This is Not the Real Estate Environment for Rookie Investors

152 Replies

I don't want to announce the sky is falling and be a Debbie Downer, but in my opinion, now is NOT the time to be investing in real estate for rookie investors, especially flips. I keep seeing a lot of posts from newbie investors about investing in their first deal and I'm worried for them. I am in North Jersey (Bergen County) and this is what I am seeing in my area.

COVID-19 has only decreased available housing inventory during the pandemic causing a spike to home prices and demand. I keep reading about the residents who want to escape from New York City and New Jersey is one destination for them. Houses are routinely gone within a week now with multiple offers at full or over the list price. This is not a good time for an investor (especially one without experiences in different economic cycles). This is not sustainable with the high rate of unemployment, mortgage delinquencies, homeowners going into forbearance, Sheriff foreclosure sales currently on hold to at least October now, increased requirements for mortgage qualifications, small businesses going out of business, and a likelihood that children will be at home again in the fall for distance learning, restricting parents' ability to work.

Overpaying for the property, delays in securing contractors/finishing the renovation, towns slow in completing Certificate of Occupancy/permit inspections, delays on getting the title work done, etc in a market that could turn on a dime is a recipe for disaster. Yout can't do a BRRR strategy if you don't have any equity after the flip is complete.

Be very careful out there. Get a mentor, hire an agent who is really looking out for you and not just trying to close a sale, and be patient. The great deals will be coming once we enter into a down cycle. Real estate is cyclical and cycles typically run 7-10 years and we are at about year 9 in North Jersey. Down cycles don't last as long, so pile your cash and be ready to strike when the good buying opportunities are here again!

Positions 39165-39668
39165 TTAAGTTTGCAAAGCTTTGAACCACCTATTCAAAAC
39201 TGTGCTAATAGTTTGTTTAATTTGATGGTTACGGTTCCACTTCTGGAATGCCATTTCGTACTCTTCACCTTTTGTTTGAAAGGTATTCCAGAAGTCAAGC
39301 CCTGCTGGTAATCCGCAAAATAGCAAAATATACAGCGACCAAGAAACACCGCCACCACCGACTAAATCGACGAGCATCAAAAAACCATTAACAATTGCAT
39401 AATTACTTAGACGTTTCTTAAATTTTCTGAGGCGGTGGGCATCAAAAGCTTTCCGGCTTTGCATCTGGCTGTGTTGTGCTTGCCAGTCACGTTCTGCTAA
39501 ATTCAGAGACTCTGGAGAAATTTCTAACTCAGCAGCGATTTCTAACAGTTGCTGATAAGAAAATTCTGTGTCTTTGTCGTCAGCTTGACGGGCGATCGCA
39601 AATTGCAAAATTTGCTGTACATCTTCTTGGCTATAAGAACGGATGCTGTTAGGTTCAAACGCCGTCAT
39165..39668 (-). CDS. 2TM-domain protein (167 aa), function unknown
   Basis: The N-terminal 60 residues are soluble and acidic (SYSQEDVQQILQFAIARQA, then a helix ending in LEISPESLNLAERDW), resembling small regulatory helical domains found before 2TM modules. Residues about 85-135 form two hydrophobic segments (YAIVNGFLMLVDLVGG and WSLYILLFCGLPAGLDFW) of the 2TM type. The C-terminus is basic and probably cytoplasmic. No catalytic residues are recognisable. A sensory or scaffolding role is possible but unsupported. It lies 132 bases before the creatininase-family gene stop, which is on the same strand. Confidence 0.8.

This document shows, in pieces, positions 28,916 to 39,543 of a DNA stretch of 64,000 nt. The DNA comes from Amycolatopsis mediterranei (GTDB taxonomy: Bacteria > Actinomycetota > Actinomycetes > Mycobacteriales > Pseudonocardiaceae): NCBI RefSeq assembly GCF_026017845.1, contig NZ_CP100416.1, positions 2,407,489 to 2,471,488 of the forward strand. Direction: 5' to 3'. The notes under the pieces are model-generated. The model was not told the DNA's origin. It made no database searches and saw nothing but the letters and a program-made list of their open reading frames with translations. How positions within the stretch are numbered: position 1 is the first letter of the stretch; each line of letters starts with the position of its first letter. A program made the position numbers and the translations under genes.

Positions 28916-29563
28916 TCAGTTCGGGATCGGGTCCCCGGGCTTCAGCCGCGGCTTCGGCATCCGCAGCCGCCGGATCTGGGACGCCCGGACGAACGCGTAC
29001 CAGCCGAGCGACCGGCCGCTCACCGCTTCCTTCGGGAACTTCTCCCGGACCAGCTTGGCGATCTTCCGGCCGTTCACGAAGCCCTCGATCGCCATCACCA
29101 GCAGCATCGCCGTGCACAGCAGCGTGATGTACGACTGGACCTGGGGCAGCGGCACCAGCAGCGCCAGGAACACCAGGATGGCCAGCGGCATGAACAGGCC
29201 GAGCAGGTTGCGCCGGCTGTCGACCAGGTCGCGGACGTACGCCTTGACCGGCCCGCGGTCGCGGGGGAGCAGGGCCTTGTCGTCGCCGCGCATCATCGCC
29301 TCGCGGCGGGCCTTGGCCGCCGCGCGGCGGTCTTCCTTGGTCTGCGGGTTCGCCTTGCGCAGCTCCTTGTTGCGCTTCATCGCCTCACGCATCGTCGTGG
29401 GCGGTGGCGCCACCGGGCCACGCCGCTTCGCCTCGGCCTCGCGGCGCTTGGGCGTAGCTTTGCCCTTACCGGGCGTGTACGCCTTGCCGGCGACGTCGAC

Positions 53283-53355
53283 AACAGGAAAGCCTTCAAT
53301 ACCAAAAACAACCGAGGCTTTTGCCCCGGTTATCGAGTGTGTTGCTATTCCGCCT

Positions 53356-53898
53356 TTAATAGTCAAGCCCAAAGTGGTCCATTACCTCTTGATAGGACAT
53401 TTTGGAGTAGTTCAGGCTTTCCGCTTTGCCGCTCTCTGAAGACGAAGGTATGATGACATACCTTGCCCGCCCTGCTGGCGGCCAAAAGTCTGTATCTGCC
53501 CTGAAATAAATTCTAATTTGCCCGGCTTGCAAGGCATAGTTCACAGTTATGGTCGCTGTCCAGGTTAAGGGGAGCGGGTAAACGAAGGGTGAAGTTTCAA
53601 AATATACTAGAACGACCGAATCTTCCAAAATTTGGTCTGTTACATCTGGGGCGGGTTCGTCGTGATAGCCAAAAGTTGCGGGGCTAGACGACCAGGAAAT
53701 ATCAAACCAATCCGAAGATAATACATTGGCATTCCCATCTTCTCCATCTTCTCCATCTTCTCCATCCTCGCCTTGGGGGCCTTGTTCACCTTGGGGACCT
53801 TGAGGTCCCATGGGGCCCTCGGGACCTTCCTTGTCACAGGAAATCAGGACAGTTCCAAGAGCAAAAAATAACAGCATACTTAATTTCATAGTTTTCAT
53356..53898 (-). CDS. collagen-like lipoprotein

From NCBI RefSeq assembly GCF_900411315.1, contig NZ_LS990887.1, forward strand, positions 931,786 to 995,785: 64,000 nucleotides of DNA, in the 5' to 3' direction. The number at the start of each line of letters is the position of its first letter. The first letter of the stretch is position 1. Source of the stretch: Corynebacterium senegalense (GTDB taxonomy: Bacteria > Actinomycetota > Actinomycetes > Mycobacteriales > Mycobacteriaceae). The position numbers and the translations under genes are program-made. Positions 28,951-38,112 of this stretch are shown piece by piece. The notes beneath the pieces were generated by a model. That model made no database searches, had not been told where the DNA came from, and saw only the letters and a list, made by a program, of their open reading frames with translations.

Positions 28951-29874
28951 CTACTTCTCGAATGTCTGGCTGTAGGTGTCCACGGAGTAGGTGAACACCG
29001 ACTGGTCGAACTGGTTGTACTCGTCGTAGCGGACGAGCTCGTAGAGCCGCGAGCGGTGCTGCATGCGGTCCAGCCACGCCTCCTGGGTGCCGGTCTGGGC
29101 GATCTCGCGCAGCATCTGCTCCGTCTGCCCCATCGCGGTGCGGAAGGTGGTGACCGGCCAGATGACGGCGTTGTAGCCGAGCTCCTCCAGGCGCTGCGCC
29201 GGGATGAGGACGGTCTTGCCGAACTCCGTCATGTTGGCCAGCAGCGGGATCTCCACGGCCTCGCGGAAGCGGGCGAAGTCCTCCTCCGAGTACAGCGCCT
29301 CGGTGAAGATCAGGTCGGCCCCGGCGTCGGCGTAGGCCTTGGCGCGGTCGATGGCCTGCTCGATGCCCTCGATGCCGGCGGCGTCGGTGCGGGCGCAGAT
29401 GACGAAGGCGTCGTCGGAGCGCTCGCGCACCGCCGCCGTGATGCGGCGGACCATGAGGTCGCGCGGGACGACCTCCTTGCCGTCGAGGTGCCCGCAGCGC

Great post - one of my first mentors told me "with every deal you do, make sure that you have MORE THAN ONE exit strategy!"

So if you're doing a flip, that thing better double as a rental if it doesn't sell. I'd personally want to do cheaper/lower risk flips if I were a flipper right now. Where the rent/price ratio was such that I could easily turn it into a cashflow positive rental if needed. 

@Kevin Hill very well put!

And to think I met you almost 4 yrs ago Kevin. You had showed me a home in Ridgewood, it was a small 2 family across from the county park. You were knowledgeable then and still are now.

I consider myself to be a rookie investor. With just 1 property under my belt. But it has been a struggle, especially when trying to get private money for the rehab. I fell victim to fraud and lost money. Then COVID hit me. Now it’s about putting the puzzle together and staying afloat through these terrible times!!

Thanks @Brian Ellwood ! I remember you @Jonathan Valdes , thanks! Yeah, you have to be careful out there. Unfortunately, some people's ethical behavior gets even worse when the market is hot. Stay with it and surround yourself with good, ethical people.

I hear you vis a vi getting permits and inspections etc done.. IN Portland OR its just insane the time delays and those that have taken on HML thinking 6 to 9 month turns are going to run long.. its taking that long to just get plans approved.

I heard real estate values can only go up!  ;) ;)